It could be the premise of a sitcom. Or it could be the foundation for a reality show.
Patriots rookie quarterback Ryan Mallett and John Daly, an up-and-down golfer (both on and off the course), have struck up a friendship. Ian Rapoport of the Boston Herald reports that the duo went golfing on Wednesday — after Daly hooked Mallett up with clubs suited to a six-foot, six-inch frame.
Thanks to Jon Gruden, Daly has become a mentor of sorts for Mallett. And that’s where Mallett’s decision to consort with Daly exposes a serious flaw in Mallett’s judgment. By creating the perception that Daly is trying to help Mallett turn his life around, Mallett is implicitly conceding that his life was heading in the wrong direction, which then possibly gives credence to the scattered rumblings and rumors about Mallett’s past, none of which have been substantiated.
Even Daly can’t artfully whack his way out of the sand trap that the apparent I’m-helping-a-guy-who-doesn’t-really-need-help situation has created. “I’ve always believed that the press loves to write about the past, whether it’s good or bad,” Daly said. “In my life, it’s been bad. I’ve been telling him, don’t live in that past. And I don’t know about Ryan’s past. You talk to everybody about it, there’s nothing there. . . . You know the deal: If someone sees you drinking a beer, they think you’re drunk, especially if you’re a celebrity. All I know is, he’s a good kid.”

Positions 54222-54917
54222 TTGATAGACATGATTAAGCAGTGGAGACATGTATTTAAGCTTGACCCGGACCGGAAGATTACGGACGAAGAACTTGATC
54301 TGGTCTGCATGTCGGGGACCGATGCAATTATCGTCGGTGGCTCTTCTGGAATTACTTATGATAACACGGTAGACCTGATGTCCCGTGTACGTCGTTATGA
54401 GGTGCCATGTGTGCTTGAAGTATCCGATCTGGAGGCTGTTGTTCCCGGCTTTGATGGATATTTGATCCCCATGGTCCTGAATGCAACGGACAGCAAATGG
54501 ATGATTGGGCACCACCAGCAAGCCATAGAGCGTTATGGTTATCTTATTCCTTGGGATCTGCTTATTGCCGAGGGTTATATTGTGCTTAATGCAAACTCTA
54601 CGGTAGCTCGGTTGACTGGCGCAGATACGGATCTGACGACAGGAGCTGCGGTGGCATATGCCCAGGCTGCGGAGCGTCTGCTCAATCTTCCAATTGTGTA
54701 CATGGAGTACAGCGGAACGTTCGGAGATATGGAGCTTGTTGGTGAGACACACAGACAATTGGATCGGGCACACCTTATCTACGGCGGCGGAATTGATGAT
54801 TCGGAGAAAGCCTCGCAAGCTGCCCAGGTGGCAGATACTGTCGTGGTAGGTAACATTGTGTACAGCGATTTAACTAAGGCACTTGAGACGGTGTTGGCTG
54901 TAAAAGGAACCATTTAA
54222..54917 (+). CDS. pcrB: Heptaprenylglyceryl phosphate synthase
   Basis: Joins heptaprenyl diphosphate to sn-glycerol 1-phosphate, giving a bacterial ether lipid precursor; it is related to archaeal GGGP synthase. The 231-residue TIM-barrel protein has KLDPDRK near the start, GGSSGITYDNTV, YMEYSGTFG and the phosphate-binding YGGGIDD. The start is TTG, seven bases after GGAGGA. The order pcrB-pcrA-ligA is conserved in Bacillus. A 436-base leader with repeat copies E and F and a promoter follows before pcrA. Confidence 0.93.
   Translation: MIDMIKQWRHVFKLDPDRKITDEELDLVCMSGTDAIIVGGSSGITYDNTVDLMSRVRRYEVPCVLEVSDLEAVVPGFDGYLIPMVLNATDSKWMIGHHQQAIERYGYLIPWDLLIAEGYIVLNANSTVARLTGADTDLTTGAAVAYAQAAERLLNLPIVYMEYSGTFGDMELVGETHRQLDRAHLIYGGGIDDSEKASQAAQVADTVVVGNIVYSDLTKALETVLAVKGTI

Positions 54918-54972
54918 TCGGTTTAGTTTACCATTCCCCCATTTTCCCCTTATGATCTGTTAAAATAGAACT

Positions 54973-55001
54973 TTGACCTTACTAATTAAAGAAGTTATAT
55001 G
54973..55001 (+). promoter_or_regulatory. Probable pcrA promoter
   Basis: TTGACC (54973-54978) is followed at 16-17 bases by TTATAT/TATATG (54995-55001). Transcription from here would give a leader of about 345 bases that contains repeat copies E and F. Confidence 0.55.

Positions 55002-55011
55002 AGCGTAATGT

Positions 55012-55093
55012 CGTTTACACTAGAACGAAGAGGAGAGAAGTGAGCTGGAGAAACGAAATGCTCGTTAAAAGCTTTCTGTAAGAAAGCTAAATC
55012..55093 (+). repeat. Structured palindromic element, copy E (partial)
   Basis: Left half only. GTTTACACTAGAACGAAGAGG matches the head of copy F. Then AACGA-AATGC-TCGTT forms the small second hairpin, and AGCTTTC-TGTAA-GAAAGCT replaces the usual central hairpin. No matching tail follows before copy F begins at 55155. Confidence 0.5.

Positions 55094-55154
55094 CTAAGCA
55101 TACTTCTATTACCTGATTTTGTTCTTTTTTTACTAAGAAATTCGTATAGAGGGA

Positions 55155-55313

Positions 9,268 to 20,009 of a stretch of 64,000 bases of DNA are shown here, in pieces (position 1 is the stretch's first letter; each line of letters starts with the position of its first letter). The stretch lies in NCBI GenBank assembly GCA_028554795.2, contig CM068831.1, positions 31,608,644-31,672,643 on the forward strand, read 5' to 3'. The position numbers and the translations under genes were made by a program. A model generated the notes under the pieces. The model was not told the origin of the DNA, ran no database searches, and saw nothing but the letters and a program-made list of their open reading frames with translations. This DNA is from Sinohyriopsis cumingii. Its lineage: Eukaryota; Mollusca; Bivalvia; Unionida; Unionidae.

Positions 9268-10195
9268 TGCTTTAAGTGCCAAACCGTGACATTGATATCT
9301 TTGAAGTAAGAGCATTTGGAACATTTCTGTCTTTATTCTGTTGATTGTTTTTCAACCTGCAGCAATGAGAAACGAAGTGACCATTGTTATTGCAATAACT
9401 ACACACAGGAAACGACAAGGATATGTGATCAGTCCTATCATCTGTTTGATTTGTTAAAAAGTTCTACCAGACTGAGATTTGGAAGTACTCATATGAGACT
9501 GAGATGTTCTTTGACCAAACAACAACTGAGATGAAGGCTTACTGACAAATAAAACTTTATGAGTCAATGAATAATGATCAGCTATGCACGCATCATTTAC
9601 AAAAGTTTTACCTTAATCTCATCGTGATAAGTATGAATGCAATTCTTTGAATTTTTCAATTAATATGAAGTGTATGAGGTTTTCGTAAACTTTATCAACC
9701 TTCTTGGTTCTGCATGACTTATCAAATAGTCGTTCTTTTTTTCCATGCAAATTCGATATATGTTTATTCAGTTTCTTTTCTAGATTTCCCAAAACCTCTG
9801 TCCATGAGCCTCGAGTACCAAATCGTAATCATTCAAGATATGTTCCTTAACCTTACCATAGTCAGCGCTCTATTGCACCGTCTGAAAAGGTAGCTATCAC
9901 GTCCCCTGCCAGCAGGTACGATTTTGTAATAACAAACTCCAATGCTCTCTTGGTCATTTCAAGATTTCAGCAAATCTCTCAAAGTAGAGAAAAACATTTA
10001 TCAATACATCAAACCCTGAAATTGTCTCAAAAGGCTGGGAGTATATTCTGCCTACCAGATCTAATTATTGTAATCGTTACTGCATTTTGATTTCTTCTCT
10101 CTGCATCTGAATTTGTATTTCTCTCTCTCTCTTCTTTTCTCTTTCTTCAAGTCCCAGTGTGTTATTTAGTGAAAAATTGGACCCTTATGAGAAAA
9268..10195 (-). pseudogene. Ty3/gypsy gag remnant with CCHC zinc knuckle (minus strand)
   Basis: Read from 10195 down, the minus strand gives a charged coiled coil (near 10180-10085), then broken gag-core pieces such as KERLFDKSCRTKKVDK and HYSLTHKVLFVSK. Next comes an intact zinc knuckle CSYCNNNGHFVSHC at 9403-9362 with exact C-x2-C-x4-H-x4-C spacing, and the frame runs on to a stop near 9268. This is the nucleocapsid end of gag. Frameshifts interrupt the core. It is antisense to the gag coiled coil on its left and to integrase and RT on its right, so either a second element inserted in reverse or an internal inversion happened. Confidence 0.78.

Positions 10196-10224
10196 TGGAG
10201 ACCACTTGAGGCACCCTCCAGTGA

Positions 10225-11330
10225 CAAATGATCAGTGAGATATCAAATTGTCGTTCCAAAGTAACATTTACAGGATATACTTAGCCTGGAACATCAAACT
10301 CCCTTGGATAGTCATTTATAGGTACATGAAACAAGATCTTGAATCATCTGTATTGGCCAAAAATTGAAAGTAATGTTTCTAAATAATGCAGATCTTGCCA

Mallett apparently doesn’t realize the message that the arrangement is sending. “He’s just trying to help me know that there are going to be people trying to bring you down,” Mallett said. “And surround yourself with good people. He’s a really good guy. He’s had his problems, and he dealt with them. He knows what he could’ve been, and he doesn’t want to see the same thing happen to other people.”
Daly may have the best of intentions, but the best thing he ever could have done for Mallett is to keep his distance, at least publicly. Regardless of where Daly is right now when it comes to the problems that derailed his golfing career, the involvement in Mallett’s life of a guy who has overcome self-inflicted wounds strengthens the notion that Mallett is trying to do the same thing, which contradicts his strongly-stated position that there are no self-inflicted wounds to overcome.